Reflection for Today ▶️ ⏩ ⏹️
Thus saith the Lord; For three transgressions of Damascus, and for four, I will not turn away the punishment thereof; because they have threshed Gilead with threshing instruments of iron: But I will send a fire into the house of Hazael, which shall devour the palaces of Benhadad.
— Amos 1:3-4
On arrival in Israel, Amos launches immediately into his prophesy, delivered with a repetitive, pulsating rhythm, coloured with dramatic images of a roaring God devouring homes and palaces. This was probably more akin to street theatre than to a mumbling street-corner evangelist. The Book of Amos may be the most powerfully poetic book of the Old Testament, and Amos maybe the first street rapper. Listen.
Thus saith the Lord; For three transgressions of Gaza, and for four, I will not turn away the punishment thereof; because they carried away captive the whole captivity, to deliver them up to Edom: But I will send a fire on the wall of Gaza, which shall devour the palaces thereof...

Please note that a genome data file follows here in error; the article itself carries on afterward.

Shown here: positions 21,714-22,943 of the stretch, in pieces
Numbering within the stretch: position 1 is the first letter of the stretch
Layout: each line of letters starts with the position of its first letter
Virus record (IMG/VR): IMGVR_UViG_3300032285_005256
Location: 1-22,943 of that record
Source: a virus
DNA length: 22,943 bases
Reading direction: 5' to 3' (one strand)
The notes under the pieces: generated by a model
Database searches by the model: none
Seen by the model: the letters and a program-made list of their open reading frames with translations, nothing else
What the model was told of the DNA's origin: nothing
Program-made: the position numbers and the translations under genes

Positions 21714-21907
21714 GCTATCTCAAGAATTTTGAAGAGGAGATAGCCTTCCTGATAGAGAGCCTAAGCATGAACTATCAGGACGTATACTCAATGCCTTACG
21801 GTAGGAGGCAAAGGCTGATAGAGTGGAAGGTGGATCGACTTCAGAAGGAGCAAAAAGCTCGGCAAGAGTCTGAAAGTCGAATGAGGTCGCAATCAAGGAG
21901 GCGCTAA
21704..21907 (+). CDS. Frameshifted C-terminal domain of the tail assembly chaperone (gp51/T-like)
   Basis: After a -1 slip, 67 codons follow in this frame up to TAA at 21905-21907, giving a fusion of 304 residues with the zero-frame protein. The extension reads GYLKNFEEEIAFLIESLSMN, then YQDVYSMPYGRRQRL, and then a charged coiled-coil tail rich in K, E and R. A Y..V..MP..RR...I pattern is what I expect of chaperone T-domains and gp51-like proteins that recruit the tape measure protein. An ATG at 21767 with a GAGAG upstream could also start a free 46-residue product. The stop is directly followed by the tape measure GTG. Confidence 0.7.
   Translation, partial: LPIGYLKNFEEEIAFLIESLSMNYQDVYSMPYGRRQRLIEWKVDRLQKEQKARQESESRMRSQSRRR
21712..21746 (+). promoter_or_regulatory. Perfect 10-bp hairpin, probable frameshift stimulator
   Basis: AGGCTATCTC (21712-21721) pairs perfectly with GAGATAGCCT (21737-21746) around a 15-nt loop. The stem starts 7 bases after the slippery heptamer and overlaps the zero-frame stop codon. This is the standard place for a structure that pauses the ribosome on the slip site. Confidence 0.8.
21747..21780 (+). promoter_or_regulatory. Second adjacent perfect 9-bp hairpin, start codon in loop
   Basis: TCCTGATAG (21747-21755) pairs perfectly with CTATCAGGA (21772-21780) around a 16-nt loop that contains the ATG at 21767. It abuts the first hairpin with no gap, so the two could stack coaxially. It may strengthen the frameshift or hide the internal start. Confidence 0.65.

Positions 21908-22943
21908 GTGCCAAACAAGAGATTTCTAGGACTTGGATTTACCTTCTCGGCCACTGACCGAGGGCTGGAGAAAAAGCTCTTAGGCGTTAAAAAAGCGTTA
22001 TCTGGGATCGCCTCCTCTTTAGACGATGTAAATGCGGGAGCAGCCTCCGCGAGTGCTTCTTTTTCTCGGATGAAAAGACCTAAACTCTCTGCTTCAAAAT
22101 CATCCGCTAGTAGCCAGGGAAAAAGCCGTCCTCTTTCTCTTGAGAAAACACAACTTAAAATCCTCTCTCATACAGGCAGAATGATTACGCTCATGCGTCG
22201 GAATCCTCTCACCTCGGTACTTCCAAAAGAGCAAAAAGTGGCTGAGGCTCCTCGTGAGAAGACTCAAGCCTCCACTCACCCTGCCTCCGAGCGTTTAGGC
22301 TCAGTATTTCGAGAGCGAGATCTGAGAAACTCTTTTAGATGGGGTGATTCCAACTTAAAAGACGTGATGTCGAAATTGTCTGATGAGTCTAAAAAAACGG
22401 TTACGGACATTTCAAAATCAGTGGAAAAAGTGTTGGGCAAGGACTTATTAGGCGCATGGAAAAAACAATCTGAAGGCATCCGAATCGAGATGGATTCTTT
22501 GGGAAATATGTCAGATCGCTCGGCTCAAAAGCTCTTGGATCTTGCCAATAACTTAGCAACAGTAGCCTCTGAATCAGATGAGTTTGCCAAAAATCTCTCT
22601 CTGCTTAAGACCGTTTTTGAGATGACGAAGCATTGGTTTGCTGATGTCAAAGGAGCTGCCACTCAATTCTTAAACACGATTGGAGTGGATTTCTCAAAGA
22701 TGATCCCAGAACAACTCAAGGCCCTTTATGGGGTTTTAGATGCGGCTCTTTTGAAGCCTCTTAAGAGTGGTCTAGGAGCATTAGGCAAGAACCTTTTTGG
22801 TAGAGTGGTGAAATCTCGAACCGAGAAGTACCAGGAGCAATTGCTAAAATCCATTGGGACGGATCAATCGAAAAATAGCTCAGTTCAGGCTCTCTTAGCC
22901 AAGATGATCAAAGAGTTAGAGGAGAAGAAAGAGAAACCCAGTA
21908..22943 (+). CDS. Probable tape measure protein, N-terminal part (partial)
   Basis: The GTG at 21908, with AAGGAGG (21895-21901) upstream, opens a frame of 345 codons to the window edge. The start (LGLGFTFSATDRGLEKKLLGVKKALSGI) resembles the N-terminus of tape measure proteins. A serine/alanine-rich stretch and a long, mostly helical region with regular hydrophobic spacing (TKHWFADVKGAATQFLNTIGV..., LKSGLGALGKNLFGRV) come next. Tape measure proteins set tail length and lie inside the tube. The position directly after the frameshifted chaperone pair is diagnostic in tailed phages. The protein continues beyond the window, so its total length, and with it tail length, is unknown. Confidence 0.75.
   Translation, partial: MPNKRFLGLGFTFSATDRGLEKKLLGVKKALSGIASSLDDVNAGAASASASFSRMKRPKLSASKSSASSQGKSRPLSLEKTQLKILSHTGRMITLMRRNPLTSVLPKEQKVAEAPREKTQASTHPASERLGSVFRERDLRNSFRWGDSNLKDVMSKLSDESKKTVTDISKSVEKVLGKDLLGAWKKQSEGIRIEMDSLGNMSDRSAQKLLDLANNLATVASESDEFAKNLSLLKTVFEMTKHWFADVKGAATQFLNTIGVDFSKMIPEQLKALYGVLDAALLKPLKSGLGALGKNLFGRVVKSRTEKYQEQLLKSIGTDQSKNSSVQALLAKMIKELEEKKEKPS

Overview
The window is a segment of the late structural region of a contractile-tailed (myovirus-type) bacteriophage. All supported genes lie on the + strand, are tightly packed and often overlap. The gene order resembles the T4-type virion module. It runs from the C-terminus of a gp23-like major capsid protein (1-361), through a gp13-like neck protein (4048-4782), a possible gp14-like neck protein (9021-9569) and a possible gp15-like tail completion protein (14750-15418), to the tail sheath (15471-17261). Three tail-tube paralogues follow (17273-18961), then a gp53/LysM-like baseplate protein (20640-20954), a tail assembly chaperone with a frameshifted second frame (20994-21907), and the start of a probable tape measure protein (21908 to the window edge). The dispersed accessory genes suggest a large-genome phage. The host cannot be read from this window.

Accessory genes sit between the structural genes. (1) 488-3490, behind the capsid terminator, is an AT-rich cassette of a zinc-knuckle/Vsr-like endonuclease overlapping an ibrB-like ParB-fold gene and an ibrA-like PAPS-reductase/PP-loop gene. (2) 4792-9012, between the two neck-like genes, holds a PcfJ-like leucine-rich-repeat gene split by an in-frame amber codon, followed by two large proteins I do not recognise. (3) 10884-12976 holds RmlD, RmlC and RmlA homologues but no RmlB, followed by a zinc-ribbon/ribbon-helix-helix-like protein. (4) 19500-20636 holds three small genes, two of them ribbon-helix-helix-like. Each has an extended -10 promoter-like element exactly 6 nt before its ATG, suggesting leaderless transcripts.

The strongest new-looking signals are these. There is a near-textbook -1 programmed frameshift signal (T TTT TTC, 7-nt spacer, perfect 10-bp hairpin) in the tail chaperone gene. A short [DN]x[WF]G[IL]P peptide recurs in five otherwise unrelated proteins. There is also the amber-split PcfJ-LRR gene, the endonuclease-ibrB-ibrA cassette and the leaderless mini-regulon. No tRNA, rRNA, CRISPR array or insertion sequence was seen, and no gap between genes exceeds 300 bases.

Thus saith the Lord; For three transgressions of Tyrus, and for four...
Thus saith the Lord; For three transgressions of Edom, and for four...
Thus saith the Lord; For three transgressions of the children of Ammon, and for four...1
Amos's clever device of condemning Israel's neighbouring nations, cutting them down to size one after the other would likely have attracted a cheering crowd excited to hear Israel's enemies being put in their place. He keeps this chant going for Rabbah and Moab, before coming closer to home.
Amos recognises the trait we all have in times of difficulty: self-righteousness—seeking someone else to blame, finding another worse than ourselves to alleviate our own guilt. The more we can get people on our side the more righteous we might become. Amos uses this to draw the crowd to him before delivering the message he is really there to deliver. It's a clever and effective device.
1 Extracts from Amos 1:6-13